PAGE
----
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Comparing different types of locks for Van Security

28th November 2019


Stolen commercial vans are a serious problem for any business that is dependent on this type of transport. Most thefts of this type remain unresolved and the vehicle is never returned. Many vehicles are either sold on or broken down for parts – or have been stolen in order to access expensive tools and equipment that are stored inside. Although commercial van thefts are a little less common than they used to be they still remain a serious threat to business continuity and cash flow. Van locks can provide essential protection and help to ensure that thieves are prevented or deterred.

Van lock options for better security

  • High visibility locks. If deterrence is a primary concern then a high visibility lock will be essential. On its own this type of lock won’t be enough to provide comprehensive security. However, it can be fitted to rear and side doors to enhance security and stop thieves who might be seeking out high value tools or something else from the van interior. The best of these locks are made from high security steel. All will indicate that the vehicle has been heavily secured.
  • Slamlocks. This simple type of lock does what it says on the tin – when the door is slammed shut the lock will activate. The lock can be either key operated or remote controlled but key operated is generally considered to be the more secure. This is because a single key holder is required to gain access to the lock – plus, there are a wide range of devices that exist today to hack a remote control. You should consider slamlocks for your van if you’re looking for protection against opportunistic thieves who want to steal a vehicle that has been left for a short period of time.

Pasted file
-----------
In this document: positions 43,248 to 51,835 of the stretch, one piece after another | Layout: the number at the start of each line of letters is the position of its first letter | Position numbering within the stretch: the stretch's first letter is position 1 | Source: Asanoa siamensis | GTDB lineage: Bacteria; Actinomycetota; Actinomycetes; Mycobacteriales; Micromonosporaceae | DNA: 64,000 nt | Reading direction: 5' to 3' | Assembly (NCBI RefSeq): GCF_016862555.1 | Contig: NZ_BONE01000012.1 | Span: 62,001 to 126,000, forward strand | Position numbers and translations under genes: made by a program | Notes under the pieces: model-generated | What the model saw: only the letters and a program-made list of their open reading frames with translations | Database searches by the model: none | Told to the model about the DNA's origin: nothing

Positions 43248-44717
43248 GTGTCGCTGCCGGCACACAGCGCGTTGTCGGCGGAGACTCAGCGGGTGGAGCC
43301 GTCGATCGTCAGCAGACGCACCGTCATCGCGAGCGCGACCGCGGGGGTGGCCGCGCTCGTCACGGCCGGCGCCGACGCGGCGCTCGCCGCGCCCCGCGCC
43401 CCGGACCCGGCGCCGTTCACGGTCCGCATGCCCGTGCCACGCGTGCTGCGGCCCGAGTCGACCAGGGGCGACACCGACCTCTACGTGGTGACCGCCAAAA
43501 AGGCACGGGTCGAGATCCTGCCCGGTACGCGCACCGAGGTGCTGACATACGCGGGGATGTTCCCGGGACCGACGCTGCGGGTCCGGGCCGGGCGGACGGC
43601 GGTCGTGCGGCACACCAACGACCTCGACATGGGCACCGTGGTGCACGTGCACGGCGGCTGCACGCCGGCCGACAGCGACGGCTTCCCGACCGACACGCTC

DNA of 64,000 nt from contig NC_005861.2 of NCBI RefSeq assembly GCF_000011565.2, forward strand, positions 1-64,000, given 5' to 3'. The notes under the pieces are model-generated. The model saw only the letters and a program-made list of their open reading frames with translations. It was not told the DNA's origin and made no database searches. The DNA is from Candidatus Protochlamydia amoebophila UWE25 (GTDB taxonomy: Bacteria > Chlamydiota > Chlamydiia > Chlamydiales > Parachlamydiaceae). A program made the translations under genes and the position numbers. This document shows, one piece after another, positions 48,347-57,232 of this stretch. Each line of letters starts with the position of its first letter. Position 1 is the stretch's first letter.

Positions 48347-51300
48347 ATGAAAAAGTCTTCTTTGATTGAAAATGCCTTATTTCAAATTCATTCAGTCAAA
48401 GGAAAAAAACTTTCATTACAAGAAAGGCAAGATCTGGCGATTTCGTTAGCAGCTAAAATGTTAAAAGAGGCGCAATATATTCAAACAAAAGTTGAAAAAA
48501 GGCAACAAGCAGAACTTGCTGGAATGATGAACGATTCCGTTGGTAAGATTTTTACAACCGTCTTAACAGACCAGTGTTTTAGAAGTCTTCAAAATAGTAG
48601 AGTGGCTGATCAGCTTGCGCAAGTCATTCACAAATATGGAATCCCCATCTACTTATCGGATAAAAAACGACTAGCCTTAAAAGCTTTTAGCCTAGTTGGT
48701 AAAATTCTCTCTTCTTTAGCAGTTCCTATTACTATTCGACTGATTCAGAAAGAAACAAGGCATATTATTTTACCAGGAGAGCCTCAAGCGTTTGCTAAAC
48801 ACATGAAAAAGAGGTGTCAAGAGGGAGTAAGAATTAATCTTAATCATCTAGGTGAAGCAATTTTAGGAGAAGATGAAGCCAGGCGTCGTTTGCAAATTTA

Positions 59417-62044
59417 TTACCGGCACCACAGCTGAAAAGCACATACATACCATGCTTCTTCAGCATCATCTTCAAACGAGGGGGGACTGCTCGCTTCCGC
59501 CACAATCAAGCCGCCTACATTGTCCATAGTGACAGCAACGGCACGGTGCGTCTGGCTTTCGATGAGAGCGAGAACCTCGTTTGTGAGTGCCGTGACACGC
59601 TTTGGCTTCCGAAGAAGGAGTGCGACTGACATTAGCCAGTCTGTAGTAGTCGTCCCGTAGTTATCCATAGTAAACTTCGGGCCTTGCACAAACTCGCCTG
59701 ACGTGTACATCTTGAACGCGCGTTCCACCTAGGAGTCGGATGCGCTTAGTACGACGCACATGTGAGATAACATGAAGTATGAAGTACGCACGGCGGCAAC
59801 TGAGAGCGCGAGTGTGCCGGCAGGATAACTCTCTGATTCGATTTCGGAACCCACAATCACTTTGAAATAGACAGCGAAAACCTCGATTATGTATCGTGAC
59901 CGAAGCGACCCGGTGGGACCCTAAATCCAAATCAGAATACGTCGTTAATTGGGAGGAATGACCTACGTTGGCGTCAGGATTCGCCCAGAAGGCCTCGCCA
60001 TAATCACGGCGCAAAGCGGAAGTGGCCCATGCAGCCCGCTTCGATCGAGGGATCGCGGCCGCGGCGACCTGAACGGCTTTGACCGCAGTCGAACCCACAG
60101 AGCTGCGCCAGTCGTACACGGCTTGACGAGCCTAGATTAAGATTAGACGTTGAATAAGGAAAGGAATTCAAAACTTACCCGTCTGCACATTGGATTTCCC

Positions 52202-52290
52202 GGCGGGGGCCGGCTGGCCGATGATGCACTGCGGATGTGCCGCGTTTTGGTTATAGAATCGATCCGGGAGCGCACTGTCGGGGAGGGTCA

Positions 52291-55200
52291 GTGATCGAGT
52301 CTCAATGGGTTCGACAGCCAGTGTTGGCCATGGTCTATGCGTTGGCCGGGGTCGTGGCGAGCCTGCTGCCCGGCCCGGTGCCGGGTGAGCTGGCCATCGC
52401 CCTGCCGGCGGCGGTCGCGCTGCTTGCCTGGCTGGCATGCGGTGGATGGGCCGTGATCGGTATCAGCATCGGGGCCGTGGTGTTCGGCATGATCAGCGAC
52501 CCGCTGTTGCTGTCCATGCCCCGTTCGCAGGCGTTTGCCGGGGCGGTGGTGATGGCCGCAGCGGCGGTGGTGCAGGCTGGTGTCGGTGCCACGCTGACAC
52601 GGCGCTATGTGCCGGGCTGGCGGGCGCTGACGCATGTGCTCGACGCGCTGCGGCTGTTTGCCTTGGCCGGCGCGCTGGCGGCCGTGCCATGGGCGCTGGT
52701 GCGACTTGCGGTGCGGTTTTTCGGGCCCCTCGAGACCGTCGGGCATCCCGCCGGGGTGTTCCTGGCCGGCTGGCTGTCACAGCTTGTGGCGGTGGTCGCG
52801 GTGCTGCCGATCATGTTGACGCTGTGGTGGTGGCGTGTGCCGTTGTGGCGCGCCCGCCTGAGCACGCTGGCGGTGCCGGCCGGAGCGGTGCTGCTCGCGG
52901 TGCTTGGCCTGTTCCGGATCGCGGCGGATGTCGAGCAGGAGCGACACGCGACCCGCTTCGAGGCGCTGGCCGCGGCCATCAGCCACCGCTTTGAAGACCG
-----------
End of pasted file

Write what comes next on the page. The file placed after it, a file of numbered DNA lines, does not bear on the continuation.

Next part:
• Deadlocks. The structure of a deadlock uses a bolt and requires a key in order to open the mechanism. Because there is no spring inside a deadlock it is much more difficult to force this type of lock open. The only downside of deadlocks is that they need to be manually locked and unlocked, which can slow down entry to – and exit from – the vehicle. Remote control options are available but, again, tend to be less secure.
  • Encasing locks in steel plates. This method of reinforcing locks can be very effective when it comes to ensuring entry cannot be gained to a vehicle. Steel plates can be self-adhesive and can also be bolted on to the outside of a vehicle to provide protection for existing locks. Security is considerably enhanced as the locks themselves cannot be accessed other than by getting through the steel plates that are protecting them.

Installing robust locks is essential for any business dependent on a vehicle, whether there is insurance in place or not. The range of locks available, as well as additional precautions such as steel plates, provide lots of options that can be tailored to the design of the van and the value of its contents.

Why not get in touch to discuss how TAD Comms can cater for making your vehicle more secure.


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